Monroe Public Schools has received a $41,880 grant from the Office of the Superintendent of Public Instruction to help install emergency response systems in local public schools. The new systems will decrease the time it takes for police and other first responders to react to incidents at schools and provide additional information to assist in their ability to help students and staff when those responders arrive.
The grant was part of a $7 million safety grant distribution to 80 school districts in Washington State. Monroe’s portion is going toward new systems to speed police response to incidents at schools and also improve communication that is so necessary in emergency situations. Grant funds are available as a result of Senate Bill 5197, passed in 2013. The intent of the bill was to encourage school districts to develop new emergency response systems using “evolving technology.”
John Mannix, Monroe schools’ Assistant Superintendent for Operations, described the district’s plans for the funding as “a countywide school panic button system, and a level of integration of the panic button system with Rapid Responder and our on-site video system.” The project is part of a countywide initiative supported by 9-1-1 agencies, police and sheriffs.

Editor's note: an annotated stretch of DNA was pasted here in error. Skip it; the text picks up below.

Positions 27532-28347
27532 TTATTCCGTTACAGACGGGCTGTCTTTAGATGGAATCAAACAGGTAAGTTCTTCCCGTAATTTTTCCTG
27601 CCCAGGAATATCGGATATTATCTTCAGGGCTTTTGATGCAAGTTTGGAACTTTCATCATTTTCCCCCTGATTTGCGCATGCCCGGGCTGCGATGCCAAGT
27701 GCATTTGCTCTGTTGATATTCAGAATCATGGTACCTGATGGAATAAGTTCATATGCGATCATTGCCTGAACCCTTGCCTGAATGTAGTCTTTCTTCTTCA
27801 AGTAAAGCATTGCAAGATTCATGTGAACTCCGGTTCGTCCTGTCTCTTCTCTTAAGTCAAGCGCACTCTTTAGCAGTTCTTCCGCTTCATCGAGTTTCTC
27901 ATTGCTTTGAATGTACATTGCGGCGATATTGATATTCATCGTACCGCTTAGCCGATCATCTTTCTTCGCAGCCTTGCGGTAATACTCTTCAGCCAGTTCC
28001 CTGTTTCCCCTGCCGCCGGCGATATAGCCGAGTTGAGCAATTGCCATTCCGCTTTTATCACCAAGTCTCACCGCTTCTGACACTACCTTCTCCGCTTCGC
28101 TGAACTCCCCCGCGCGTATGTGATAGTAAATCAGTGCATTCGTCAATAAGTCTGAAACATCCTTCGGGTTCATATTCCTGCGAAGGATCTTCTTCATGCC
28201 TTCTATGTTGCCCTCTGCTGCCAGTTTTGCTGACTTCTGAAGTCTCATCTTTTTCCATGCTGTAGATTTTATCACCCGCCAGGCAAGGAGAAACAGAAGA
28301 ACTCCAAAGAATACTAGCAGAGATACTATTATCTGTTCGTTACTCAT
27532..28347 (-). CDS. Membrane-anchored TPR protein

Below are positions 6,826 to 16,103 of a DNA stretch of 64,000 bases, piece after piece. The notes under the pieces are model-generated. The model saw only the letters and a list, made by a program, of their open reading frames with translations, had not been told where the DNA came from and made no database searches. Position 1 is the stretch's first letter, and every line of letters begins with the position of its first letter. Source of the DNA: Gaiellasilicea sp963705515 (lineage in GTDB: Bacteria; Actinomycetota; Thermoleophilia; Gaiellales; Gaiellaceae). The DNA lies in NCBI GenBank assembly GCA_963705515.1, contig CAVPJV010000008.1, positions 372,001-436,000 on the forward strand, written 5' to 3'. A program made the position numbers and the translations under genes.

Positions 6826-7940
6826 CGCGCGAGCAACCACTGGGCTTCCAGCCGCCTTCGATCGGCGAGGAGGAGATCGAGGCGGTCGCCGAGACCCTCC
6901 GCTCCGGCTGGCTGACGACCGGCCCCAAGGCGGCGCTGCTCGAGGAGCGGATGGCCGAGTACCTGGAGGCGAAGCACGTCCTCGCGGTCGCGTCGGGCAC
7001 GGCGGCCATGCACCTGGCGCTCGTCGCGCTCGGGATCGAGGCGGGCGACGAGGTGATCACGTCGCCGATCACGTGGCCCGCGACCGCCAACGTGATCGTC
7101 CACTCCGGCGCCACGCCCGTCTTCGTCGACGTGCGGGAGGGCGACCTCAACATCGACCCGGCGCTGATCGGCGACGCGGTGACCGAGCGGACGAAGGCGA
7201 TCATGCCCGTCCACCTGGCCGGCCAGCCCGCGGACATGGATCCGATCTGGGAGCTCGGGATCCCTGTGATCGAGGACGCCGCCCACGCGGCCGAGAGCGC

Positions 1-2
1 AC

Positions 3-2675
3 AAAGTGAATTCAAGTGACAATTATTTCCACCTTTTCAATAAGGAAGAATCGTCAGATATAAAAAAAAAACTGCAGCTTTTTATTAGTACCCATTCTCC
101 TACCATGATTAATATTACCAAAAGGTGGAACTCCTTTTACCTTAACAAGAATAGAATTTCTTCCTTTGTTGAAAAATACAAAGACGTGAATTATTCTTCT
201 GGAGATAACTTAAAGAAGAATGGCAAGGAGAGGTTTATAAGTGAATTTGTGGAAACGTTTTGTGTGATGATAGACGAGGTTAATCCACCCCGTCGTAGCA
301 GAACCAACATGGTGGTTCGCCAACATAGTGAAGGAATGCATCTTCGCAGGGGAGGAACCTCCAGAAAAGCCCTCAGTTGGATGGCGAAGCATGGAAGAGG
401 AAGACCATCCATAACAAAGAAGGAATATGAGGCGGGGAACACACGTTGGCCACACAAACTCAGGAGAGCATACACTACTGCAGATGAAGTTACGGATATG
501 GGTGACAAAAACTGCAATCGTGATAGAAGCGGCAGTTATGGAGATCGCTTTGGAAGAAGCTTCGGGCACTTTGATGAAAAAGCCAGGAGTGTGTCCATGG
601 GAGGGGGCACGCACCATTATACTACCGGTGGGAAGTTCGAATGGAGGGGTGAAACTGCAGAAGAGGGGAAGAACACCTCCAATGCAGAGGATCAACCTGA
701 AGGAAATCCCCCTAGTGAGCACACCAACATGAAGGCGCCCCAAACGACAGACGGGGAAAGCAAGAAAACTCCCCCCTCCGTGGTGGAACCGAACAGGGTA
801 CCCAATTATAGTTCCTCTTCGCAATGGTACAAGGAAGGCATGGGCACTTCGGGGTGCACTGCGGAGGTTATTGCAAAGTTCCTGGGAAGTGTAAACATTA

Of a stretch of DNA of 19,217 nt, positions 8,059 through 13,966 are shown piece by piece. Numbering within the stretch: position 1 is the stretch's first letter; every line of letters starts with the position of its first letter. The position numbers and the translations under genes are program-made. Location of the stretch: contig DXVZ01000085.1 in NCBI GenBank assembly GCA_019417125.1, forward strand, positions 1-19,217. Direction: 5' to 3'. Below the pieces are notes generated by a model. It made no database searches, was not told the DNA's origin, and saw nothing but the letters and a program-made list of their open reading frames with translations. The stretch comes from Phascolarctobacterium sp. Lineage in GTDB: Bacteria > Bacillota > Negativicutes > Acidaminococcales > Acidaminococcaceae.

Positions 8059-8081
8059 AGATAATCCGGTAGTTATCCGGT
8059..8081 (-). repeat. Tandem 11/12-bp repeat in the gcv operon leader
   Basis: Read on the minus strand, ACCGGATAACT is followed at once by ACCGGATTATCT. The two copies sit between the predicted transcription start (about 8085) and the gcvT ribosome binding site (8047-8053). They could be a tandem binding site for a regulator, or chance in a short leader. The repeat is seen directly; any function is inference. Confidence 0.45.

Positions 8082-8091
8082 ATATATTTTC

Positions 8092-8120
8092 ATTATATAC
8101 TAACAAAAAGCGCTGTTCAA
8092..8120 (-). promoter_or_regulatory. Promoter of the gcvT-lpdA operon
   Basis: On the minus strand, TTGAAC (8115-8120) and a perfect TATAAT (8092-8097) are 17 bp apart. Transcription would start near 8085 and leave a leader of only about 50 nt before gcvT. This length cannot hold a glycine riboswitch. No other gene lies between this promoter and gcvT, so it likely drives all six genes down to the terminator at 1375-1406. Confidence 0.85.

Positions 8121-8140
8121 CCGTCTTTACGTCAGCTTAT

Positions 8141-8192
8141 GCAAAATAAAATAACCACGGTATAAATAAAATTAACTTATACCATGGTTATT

“Particularly in this day and age with the number of school emergencies on the rise it is our strong belief that being part of a standardized countywide approach provides significant advantages,” Mannix said “Integrating our solutions in terms of training, common protocols, and increased support by agencies will improve first responders’ ability to respond quickly and appropriately to our schools.”
The school panic button system Monroe plans to employ is made by Rave Mobile Safety. The Rave Panic Button app will be used by authorized school staff, and incorporated and integrated into the existing Rapid Responder system, ensuring that both 9-1-1 and first responders have access to critical real-time situational intelligence.
The school safety advisory committee coordinated with OSPI to develop grant criteria, then reviewed the applications and chose the grant recipients. They will also be working with the districts to install the emergency response systems funded by the grants.
“Student safety is a top priority,” State Superintendent Randy Dorn said. “We’ve all seen school tragedies play out across the country. While these projects won’t eliminate safety risks at our schools, they will help us be better prepared. Many of the emergency response systems funded by these grants are first-of-their-kind.”